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Need help diagnosing auto-filler problem please

DanPikeDanPike Member Posts: 5
My 7 year old Burnham steam boiler is working flawlessly except for a brand new intermittent glitch that just started a week ago. The automatic filler usually runs very rarely, and when it does it usually runs for 3 seconds or so. Last week it ran for about 2 seconds and then shut off. 10 minutes later it ran for another second or so and shut off. 12 minutes later it happened again. I turned off the valve to the auto-filler. With the auto filler valve closed, I no longer hear water flowing into the boiler.
The sight glass is about 2/3 full, a little higher than normal. There is no legitimate need for more water.
At the moment I am okay leaving things alone and checking the water level manually, but I am (wicked old and) concerned that if I get real sick and can’t manage this process then it will be difficult for my wife. I would prefer not to bring an additional person into the house, times being what they are.
Can you suggest how I might diagnose the problem? Is it the low water cut-off mistakenly calling for water? Is it the solenoid that opens the fill valve operating with a mind of its own? Is it some problem that I haven’t even thought of?


  • STEVEusaPASTEVEusaPA Member Posts: 4,116
    edited March 26
    It's possible your return line is gunked up, restricting condensate return, and putting you into a low water condition that calls the water feed.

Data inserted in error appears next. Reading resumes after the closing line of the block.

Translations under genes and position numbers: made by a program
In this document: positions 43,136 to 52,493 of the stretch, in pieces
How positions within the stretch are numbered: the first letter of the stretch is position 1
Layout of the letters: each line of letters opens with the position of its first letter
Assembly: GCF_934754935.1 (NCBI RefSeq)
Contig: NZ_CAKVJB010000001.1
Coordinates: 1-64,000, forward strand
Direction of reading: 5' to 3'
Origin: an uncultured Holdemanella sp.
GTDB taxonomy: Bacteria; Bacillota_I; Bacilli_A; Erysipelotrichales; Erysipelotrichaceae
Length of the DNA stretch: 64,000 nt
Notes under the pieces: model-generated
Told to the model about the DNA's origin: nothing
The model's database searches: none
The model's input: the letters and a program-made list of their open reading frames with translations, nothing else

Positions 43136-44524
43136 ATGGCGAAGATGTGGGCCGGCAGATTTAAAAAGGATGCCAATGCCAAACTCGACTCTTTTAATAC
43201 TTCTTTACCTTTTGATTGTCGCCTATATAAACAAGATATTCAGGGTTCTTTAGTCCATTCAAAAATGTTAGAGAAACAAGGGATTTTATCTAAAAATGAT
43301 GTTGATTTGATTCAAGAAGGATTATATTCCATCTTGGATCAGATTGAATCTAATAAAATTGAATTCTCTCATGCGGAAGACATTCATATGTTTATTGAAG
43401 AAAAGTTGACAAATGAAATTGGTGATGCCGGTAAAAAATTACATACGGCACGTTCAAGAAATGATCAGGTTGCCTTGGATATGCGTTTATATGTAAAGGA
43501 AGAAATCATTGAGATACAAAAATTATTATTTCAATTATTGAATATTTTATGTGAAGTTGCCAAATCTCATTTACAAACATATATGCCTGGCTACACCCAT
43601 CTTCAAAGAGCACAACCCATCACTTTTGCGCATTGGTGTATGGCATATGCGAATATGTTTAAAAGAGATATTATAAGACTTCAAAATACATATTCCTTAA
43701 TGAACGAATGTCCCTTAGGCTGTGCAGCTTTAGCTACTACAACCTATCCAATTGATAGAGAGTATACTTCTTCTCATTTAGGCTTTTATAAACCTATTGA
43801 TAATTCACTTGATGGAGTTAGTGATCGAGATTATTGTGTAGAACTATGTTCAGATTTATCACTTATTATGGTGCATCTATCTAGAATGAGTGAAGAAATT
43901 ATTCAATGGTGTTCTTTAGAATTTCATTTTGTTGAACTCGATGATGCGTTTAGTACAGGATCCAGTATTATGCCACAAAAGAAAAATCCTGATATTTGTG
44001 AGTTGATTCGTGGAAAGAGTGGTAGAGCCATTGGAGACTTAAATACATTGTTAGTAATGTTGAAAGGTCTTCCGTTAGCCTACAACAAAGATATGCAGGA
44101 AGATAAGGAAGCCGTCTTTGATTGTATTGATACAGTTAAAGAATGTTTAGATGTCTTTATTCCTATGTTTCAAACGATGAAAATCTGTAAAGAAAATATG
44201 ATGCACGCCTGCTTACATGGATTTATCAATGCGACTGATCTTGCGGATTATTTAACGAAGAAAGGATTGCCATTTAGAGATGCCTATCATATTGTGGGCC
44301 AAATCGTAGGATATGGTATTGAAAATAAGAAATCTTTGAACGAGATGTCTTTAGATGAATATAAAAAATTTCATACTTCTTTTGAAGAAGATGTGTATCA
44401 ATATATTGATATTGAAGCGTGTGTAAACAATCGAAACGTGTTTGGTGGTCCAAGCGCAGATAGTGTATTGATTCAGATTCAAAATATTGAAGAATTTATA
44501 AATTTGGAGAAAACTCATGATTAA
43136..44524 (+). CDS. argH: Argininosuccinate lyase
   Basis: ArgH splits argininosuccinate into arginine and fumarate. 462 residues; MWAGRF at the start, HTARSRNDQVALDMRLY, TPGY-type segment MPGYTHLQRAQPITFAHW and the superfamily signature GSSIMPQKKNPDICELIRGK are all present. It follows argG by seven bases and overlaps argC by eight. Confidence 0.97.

It's also possible your feed needs to either be flushed out, or replaced.
    Would be helpful to stare at it with the feed off to see if slow condensate return is calling the feed during a run cycle.
    If you don't want anyone in the house (basement entrance?) and you only use the boiler for heat, leave the feed off, if your low water cut-off is working.
    You'll know (visually and comfort-wise) if your boiler runs low on water and shuts down.
    Check it during the run cycle, wait for better times to have a tech come out.

    If you do have an outdoor basement entrance, unlock/open the door when the tech pulls up, before they get to the house. Leave them to do their work. When their done, go sanitize the door knobs and the controls, or anything you think they touched.
    Most experts are saying the virus is spread via airborne, and less likely from surfaces, unless you touch a surface then touch a mucous membrane. But you have to do what you feel is comfortable and best for you.

    Odd place for a boiler drain...
  • DanPikeDanPike Member Posts: 5
    Thanks Steve,
    Please forgive this Steam 101 question: Is it possible for there to be low water in the boiler when the sight glass is 2/3 full?
  • pecmsgpecmsg Member Posts: 1,393
    The better question is If its adding water why isn't the SG going up?

    You need to check the low water cut off and se if its working properly.
  • STEVEusaPASTEVEusaPA Member Posts: 4,116
    DanPike said:

    Thanks Steve,
    Please forgive this Steam 101 question: Is it possible for there to be low water in the boiler when the sight glass is 2/3 full?

    If it was blocked on the bottom with crud (going back into the boiler, the water line in the sight glass wouldn't drop.
    Another way would be if the water was surging. I recall one of Dan's books shows this scenario.

    Many things easily checkable by a steam pro. If you start to try to take that apart to clean it, and break something, you'll make your situation worse.
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